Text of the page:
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January 15, 2010 — Annular Solar Eclipse

An annular solar eclipse on January 15, 2010 marks the first of four eclipses throughout the year. This eclipse is visible from a track that goes across central Africa, the Indian Ocean and eastern Asia.

The eclipse’s annular phase lasts for about 11 minutes and eight seconds, which is the longest lasting solar eclipse since the annular solar eclipse on January 4, 1992, which lasted for about 11 minutes and 41 seconds. This duration will not be equaled or exceeded until the annular solar eclipse of December 23, 3043, which is 1033 years ahead of 2010.

Was this Annular Solar Eclipse visible in Washington DC?

What the Eclipse Looked Like Near the Maximum Point

The animation shows what the eclipse approximately looked like near the maximum point.

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Where the Eclipse Was Seen

Try our new interactive eclipse maps. Zoom in and search for accurate eclipse times and visualizations for any location.


Path of the Eclipse Shadow

Regions that saw, at least, a partial eclipse: South/East Europe, Much of Asia, Much of Africa, Pacific, Atlantic, Indian Ocean.

The eclipse's path

The maximum eclipse point occurs in the middle of the Indian Ocean, but the annular phase can still be seen from either Africa or Asia. People in the towns of Bambari and Bangasou, in the Central African Republic, can witness the annular eclipse at sunrise before it moves towards Uganda. The capital city of Kampala witnesses seven minutes and 39 seconds of annularity but the sun is only 20 degrees above the eastern horizon at the time.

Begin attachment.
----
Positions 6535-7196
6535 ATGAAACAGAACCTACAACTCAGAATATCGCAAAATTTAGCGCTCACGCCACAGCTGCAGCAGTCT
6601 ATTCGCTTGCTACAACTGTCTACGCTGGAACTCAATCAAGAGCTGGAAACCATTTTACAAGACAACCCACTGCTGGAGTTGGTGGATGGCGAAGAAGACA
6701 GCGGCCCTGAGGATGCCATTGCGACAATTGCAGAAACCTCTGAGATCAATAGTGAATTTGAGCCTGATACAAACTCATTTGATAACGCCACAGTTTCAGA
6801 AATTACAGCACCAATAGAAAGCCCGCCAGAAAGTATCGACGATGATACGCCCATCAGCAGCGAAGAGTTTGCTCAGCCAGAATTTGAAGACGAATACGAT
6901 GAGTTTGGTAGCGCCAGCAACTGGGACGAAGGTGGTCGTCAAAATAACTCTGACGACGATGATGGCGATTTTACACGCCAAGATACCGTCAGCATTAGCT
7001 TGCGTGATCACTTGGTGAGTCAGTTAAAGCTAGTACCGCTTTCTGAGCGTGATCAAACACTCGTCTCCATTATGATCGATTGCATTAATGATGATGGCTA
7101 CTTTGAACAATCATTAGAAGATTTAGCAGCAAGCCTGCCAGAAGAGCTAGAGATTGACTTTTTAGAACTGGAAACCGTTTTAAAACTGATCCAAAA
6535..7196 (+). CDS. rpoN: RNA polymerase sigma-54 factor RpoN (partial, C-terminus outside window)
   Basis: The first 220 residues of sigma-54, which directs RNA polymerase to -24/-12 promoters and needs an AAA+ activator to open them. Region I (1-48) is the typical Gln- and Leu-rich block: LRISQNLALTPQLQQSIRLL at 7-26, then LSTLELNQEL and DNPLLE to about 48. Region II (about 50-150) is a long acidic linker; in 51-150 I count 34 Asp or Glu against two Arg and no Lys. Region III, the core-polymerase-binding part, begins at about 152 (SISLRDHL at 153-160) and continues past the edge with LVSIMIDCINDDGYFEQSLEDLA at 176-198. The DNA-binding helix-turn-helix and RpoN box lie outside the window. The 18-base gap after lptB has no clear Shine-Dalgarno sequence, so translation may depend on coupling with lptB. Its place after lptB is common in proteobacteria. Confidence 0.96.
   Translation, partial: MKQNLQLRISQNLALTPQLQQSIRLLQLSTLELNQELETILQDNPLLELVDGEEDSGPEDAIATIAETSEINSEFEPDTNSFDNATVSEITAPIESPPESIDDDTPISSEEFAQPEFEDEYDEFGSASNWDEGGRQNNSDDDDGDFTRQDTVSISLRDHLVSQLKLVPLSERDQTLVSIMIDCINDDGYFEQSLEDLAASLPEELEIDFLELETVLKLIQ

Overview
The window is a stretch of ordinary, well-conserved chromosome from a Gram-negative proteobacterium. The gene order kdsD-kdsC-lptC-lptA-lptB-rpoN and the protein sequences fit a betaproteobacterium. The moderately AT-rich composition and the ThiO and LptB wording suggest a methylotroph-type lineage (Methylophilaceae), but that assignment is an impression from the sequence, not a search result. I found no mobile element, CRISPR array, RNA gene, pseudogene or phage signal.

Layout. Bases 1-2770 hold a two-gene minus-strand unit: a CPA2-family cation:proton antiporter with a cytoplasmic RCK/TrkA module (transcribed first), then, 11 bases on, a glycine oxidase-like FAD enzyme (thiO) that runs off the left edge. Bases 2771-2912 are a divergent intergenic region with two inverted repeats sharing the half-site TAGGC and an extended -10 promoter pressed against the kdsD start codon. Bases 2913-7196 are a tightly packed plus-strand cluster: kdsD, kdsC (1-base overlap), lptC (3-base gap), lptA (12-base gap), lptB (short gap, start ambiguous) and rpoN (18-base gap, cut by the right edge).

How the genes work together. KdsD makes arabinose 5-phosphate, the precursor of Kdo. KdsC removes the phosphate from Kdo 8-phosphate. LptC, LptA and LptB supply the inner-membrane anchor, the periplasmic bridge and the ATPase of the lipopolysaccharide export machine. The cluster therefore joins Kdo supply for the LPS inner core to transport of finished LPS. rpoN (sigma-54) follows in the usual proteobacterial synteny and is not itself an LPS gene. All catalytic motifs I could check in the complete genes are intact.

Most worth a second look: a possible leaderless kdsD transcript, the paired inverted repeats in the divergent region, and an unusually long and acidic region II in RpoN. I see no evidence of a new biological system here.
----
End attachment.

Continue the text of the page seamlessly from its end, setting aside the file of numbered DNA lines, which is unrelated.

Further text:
The city of Nakuru, in Kenya, has more than eight minutes of annularity, while from the country’s capital of Nairobi, the annular phase lasts just under six minutes. Annularity crosses southern Somalia before leaving towards the Indian Ocean.

The Maldives witness the eclipse’s annularity for 10 minutes and 44 seconds, before the eclipse moves past south-east Bangladesh and passes the towns of Akyab and Mandalay in Myanmar (Burma). The path then moves to China, where the city of Nanyang witnesses the eclipse for seven minutes and 26 seconds, while Xuzhou sees it for six minutes and 56 seconds. Chongqing, which saw the total solar eclipse of 2009, also witnesses the annular eclipse for seven minutes and 50 seconds.

Expand for some cities where annular eclipse was visible
Expand for some cities where partial eclipse was visible

Was this eclipse visible in Washington DC?

Eclipse Shadow Path

Portion of Sun covered by the Moon (Eclipse obscuration)

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The dark areas symbolize night and twilight.

When the Eclipse Happened Worldwide — Timeline

The eclipse started at one location and ended at another. The times below are actual times (in UTC) when the eclipse occurred.

EventUTC TimeTime in Washington DC*
First location to see the partial eclipse beginJan 15 at 04:05:29Jan 14 at 11:05:29 pm
First location to see the full eclipse beginJan 15 at 05:13:59Jan 15 at 12:13:59 am
Maximum EclipseJan 15 at 07:06:32Jan 15 at 2:06:32 am
Last location to see the full eclipse endJan 15 at 08:59:00Jan 15 at 3:59:00 am
Last location to see the partial eclipse endJan 15 at 10:07:34Jan 15 at 5:07:34 am

* These local times do not refer to a specific location but indicate the beginning, peak, and end of the eclipse on a global scale, each line referring to a different location. Please note that the local times for Washington DC are meant as a guideline in case you want to view the eclipse via a live webcam. They do not mean that the eclipse is necessarily visible there.

Eclipse calculations usually accurate to a few seconds.

Eclipses visible in Washington DC.

Next Annular Solar Eclipse will be on May 20 – May 21, 2012.

An Eclipse Never Comes Alone!

A solar eclipse always occurs about two weeks before or after a lunar eclipse.

Usually, there are two eclipses in a row, but other times, there are three during the same eclipse season.

All eclipses 1900 — 2199

This is the second eclipse this season.

First eclipse this season: December 31, 2009 — Partial Lunar Eclipse


Eclipses in 2010